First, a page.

Eco-Friendly? Punta Cana Is Ideal for Your Meetings and ConferencesJune 2, 2016
Companies and special interest groups have contacted me, asking which of our all-inclusive resorts I think is best for their meetings and conferences. Many of these companies and groups hold quarterly meetings and want to establish a relationship with one resort.
I ask what type of business they have and what their products are, or the reason their group is gathering — I want to know the general culture and personality of the participants as a whole. When I hear eco-friendly, green living, or outdoors, the first of our four resorts that comes to my mind is Hard Rock Hotel & Casino Punta Cana.
We have a dedicated crew of event planners and plenty of indoor meeting space — 65,000 square feet, breakout rooms, audiovisual equipment, wireless Internet access, and a business center. If the participants would rather meet outdoors, our staff can arrange that too.
Where Is Punta Cana?
Punta Cana is a municipality in the easternmost part of the Dominican Republic, a country which occupies roughly two thirds of the island of Hispaniola. The region has 20 miles of beaches facing both the Atlantic Ocean and the Caribbean Sea. Hispaniola, the second largest island in the West Indies, was occupied by waves of several Amer-Indian groups for more than 5000 years before the arrival of explorers from Europe.
Why Punta Cana?
I tell people that the reasons for having their meetings and conferences here at the resort is what is not here. It’s what’s off the resort’s premises; in addition to beaches there is kayaking, repelling down a cave, sailing, sinkhole swimming, walking through a rainforest, windsurfing, and zip-lining, among other activities. I recommend trying some of the more unusual adventures when our guests have time off from their meetings. Conferences are less memorable if they are all work and no play.
Cenote (Sinkhole) Swimming
Have you ever gone swimming in a cenote, a natural sinkhole? Visit Scape Park, an eco-adventure park outside Punta Cana. Hike along the nature trail and see a variety of tropical plants, including bromeliads and orchids. Hoyo Azul cenote is a natural pool at the base of a cliff in the park. After your hike, climb down to the base of the cliff and jump into the clear turquoise water.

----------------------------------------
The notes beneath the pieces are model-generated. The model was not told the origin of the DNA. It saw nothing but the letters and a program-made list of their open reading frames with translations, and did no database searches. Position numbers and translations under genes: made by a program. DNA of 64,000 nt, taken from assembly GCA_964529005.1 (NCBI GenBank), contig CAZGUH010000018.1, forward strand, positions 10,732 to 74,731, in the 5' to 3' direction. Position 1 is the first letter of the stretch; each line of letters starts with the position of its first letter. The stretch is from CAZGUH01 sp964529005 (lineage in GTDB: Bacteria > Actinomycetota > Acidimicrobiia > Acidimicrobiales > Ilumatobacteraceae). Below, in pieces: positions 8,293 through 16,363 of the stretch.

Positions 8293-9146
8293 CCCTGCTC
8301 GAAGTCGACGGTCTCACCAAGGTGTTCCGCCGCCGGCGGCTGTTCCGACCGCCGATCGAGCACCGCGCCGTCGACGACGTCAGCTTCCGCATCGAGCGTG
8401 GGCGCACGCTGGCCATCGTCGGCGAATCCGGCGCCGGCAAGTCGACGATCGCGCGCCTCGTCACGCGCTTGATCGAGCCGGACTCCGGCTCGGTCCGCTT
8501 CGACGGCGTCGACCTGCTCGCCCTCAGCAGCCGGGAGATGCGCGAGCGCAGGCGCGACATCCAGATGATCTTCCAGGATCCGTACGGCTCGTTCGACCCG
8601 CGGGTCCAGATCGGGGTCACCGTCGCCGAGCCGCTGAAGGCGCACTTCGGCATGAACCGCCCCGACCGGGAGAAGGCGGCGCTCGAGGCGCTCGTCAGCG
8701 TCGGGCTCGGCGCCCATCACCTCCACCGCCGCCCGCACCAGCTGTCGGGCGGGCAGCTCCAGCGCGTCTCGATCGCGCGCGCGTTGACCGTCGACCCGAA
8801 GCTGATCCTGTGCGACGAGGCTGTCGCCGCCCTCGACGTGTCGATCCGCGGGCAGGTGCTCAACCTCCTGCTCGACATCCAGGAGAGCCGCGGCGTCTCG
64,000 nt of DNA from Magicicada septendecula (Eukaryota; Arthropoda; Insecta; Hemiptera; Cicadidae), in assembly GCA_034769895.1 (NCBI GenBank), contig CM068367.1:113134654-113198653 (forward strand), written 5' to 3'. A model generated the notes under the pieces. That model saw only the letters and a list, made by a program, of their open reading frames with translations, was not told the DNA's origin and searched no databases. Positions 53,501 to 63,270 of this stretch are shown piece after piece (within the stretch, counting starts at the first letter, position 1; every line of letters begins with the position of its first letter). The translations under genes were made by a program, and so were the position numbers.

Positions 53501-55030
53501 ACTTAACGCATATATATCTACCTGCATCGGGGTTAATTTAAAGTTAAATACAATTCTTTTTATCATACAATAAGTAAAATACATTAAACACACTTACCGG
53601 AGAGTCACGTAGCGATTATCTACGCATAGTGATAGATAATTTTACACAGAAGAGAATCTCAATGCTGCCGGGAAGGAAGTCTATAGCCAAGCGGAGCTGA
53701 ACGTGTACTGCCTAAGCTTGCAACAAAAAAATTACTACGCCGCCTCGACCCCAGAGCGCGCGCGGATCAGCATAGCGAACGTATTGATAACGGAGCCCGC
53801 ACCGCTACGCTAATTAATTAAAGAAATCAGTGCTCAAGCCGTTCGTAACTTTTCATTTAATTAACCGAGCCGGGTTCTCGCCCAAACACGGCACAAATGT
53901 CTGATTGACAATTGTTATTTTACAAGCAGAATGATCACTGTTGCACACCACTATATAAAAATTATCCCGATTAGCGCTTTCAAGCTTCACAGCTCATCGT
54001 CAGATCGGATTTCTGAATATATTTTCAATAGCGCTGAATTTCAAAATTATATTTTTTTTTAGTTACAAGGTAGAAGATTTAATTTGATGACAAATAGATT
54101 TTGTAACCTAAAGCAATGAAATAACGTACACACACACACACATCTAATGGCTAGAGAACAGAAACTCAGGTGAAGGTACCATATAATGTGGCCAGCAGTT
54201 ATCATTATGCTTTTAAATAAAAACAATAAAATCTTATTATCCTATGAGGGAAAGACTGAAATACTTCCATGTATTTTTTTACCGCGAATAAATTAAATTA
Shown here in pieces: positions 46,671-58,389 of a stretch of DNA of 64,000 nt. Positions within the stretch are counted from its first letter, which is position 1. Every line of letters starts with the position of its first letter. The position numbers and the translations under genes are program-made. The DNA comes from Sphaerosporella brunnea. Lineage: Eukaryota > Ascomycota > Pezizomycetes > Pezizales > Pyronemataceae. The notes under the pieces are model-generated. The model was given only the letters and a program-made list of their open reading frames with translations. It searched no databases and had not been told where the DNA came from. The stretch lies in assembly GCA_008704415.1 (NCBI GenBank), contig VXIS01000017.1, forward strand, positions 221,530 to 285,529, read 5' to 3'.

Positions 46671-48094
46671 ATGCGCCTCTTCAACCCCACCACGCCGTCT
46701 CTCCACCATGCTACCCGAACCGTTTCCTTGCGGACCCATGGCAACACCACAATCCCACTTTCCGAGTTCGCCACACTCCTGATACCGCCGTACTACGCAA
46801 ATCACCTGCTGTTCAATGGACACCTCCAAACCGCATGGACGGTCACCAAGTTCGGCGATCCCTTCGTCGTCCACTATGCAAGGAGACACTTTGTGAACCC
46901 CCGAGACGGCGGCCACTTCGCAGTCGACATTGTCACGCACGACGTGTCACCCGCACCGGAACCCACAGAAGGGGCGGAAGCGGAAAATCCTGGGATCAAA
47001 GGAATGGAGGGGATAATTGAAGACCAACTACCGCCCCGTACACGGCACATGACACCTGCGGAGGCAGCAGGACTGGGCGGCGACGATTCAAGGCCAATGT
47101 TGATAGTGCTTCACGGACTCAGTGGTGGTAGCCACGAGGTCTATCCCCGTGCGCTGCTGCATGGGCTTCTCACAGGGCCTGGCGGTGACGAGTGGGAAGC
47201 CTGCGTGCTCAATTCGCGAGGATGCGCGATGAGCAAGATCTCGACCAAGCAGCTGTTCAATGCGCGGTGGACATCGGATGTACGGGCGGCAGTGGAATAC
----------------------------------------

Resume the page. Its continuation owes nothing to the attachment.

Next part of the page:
Snorkel with Stingrays and Nurse Sharks
If jumping into a natural sinkhole doesn’t appeal to you, what about snorkeling with stingrays and nurse sharks? A nurse shark is a bottom-dweller and generally harmless unless provoked. Marinarium Marine Park & Aquarium offers you the opportunity to snorkel in an aquarium pool in which stingrays and nurse sharks reside.
Visit Los Haitises National Park
This suggestion might sound at first like an easier experience than the other adventures I’ve described so far, or zip-lining, which you’ll read about next. What is unusual about spending time in a national park? Visiting Los Haitises National Park, however, is a bit different. Travel by horseback to get to the park — there are few roads. Then, walk through a rainforest to the entrance to a cave in the center of Los Haitises. After that, repel nearly 60 feet down to the bottom of cave, passing many bats along the way. Lastly, walk through corridors and tunnels to view cave paintings and petroglyphs. This cave artwork was created by the Taino, a subgroup of the Ararwak people who resided on Hispaniola when Christopher Columbus arrived.
A zip-line is a pulley suspended from a cable. Soar from platform to platform above the trees, attached with climbing gear to a set of cables (usually made of stainless steel). The first platform is the highest. The others are progressively lower. I can tell you from personal experience … the views are incredible when sliding and zipping from one platform to the next.
Have I enticed you with what Punta Cana has to offer? Do you want an unforgettable, eco-friendly, and outdoorsy conference? Fill out this Request for Proposal now.
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